Swim­mers wo h their salt cross Dead Sea

The Myanmar Times - - Sport -

AGROUP of swim­mers braved the st­ing of ex­tremely salty wa­ters to cross the Dead Sea from Jor­dan to Is­rael on Novem­ber 15, a seven-hour chal­lenge that or­gan­is­ers de­scribed as a first.

The swim or­gan­ised by the Eco-Peace char­ity was aimed at rais­ing aware­ness for the iconic water body which has been re­ced­ing by roughly 1 me­tre each year.

The 26 ex­treme swim­mers from across the world, equipped with spe­cial masks due to the water’s high salin­ity, took seven hours to make the cross­ing, or­gan­is­ers said.

The dis­tance is only 17 kilo­me­tres (10.6 miles) and the min­eral-rich lake was calm, but the high amount of salt in the water makes it nearly im­pos­si­ble to swim nor­mally.

It has 10 times more salin­ity than the Mediter­ranean Sea, mean­ing bod­ies float to the top, and keep­ing un­der-water is dif­fi­cult.

“It was tougher than we ex­pected,” said Sa­muel Mo­ran, a 40-year-old Spa­niard.

“The worst was the sun and the feel­ing of the salt on your skin that is very ir­ri­tat­ing. You feel like you are burn­ing all the time,” he said, adding he felt like quit­ting “many times”.

The swim­mers, the old­est of whom was 68, wore spe­cially de­signed face masks as even a tiny amount of water in the mouth or eyes can cause agony.

Kim Chambers from New Zealand said she had swam ex­treme routes across the globe but this pre­sented a unique test.

“Even just a few drops [of water] feels like acid burn­ing in your eyes – if you in­gest it, ei­ther through your mouth or through your nose, it is po­ten­tially fa­tal.”

The Dead Sea’s coast­line is shared by Is­rael, Jor­dan and the Pales­tinian ter­ri­to­ries and is the low­est point on earth, 400 me­tres be­low sea level.

But ex­perts have warned it is on course to dry out by 2050.

Gi­don Bromberg, EcoPeace Mid­dle East co-director, said the event was “a global call to save this amaz­ing sea”.

“This is the low­est place on earth, these are the deep­est saline wa­ters on the globe, a unique com­po­si­tion, and sadly for the last 50 years they have been dra­mat­i­cally on the de­cline,” he said.

The swim­mers came from across the globe, in­clud­ing New Zealand, South Africa and Is­rael. There were no Jor­da­ni­ans among them.

The Is­raeli army did not im­me­di­ately re­spond to a re­quest for con­fir­ma­tion it was the first-ever swim across the sea. ‘Po­ten­tially fa­tal’ The Dead Sea’s degra­da­tion started in the 1960s when Is­rael, Jor­dan and Syria be­gan to di­vert water from the Jor­dan River, its main source, largely for ir­ri­ga­tion.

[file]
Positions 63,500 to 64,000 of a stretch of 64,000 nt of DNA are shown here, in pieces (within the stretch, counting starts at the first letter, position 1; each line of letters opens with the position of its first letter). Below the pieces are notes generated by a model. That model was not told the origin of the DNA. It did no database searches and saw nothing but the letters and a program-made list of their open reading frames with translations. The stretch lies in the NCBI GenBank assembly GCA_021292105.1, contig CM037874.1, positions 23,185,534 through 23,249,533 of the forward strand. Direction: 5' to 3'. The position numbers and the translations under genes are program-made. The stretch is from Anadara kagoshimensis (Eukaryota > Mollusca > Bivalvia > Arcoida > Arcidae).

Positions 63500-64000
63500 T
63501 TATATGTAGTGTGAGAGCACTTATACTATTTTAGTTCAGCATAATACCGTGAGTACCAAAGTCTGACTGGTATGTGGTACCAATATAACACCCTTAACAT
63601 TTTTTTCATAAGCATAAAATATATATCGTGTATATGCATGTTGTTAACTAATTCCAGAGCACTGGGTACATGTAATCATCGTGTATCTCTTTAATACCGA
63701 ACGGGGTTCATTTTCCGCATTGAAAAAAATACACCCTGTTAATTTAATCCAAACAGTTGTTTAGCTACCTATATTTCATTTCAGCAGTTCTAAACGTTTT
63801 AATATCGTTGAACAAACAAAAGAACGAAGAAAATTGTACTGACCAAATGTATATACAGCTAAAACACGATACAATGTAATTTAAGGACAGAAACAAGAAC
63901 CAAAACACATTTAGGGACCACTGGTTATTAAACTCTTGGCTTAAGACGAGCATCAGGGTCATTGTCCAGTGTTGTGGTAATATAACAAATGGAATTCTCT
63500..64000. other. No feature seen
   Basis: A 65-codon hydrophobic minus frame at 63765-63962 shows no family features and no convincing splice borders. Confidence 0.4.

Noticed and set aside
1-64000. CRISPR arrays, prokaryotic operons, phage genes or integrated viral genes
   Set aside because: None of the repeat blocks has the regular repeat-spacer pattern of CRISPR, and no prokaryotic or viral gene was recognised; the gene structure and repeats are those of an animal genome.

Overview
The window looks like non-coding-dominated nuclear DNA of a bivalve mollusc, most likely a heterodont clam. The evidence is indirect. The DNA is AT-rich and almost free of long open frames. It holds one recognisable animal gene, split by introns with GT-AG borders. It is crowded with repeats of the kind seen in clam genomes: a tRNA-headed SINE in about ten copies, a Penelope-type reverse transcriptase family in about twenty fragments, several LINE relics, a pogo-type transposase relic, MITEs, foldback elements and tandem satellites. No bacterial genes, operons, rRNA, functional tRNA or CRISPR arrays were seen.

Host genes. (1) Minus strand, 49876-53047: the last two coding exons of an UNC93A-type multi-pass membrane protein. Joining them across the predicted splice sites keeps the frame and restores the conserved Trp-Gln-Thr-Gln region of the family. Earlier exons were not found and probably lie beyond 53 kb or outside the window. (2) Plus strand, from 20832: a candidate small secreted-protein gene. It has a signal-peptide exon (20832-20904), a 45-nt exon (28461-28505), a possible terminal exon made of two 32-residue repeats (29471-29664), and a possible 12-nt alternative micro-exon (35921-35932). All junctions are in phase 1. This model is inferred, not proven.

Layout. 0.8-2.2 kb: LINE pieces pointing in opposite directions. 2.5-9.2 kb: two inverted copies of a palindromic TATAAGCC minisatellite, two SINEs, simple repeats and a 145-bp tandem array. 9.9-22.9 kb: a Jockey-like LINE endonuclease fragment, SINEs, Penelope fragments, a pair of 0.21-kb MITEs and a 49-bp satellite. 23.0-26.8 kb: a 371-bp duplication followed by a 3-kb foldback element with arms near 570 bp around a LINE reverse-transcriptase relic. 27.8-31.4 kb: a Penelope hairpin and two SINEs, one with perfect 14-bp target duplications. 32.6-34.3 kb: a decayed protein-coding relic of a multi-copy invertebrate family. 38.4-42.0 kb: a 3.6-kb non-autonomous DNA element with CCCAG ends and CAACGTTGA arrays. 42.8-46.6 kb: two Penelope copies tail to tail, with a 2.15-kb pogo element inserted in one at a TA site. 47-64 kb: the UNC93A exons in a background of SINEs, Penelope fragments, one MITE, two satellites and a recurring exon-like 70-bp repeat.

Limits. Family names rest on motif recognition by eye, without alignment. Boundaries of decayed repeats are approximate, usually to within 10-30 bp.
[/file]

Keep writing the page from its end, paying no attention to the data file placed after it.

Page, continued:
The water level has dropped around 40 me­tres since its peak, said Yechieli Yoseph, a hy­dro­ge­ol­o­gist with the Ge­o­log­i­cal Sur­vey of Is­rael.

Com­pa­nies also take out water to use the min­er­als in­side it for med­i­cal pur­poses, Yoseph added.

More than 4000 sink­holes have also formed along the Is­raeli, Pales­tinian and Jor­da­nian coasts since the 1980s, ac­cord­ing to Is­raeli re­search, with more than 400 per year in re­cent years.

“The Dead Sea is go­ing down mostly be­cause we have changed its water bal­ance – we mean­ing Is­rael, Jor­dan and Syria,” said Yoseph.

“Of the water that used to come to the Dead Sea, 90 per­cent of it or more is now be­ing taken.”

Stand­ing on the shore af­ter com­plet­ing the swim, a clearly emo­tional Chambers said the swim­mers had used the “power of swim­ming to show the world” the Dead Sea was in dan­ger.

But Yoseph said the po­lit­i­cal cli­mate be­tween the coun­tries in­volved made mean­ing­ful solutions dif­fi­cult.

Is­rael and Jor­dan signed a peace treaty in 1994 but re­la­tions be­tween the two sides re­main frosty, while Syria has descended into civil war.

Yoseph said Is­rael could po­ten­tially af­ford to stop tak­ing water as it has ad­vanced de­sali­na­tion meth­ods but it was “not a pos­si­ble de­ci­sion” for water-sparse Jor­dan.

“There is no real so­lu­tion. You can talk about re­strain­ing maybe but that is also very dif­fi­cult.” –

Photos: AFP

A wo­man tak­ing part in an 18-kilo­me­tre swim from Jor­dan to Is­rael across the Dead Sea, or­gan­ised by the EcoPeace char­ity aimed at rais­ing aware­ness for the iconic water body which has been re­ced­ing by roughly a me­tre each year, gives the thumbs-up upon the set­ting out from Jor­dan on Novem­ber 15.

Photo: AFP

The 26 swim­mers used spe­cial equip­ment to pro­tect them from the water’s high salin­ity and crossed the water in seven hours.

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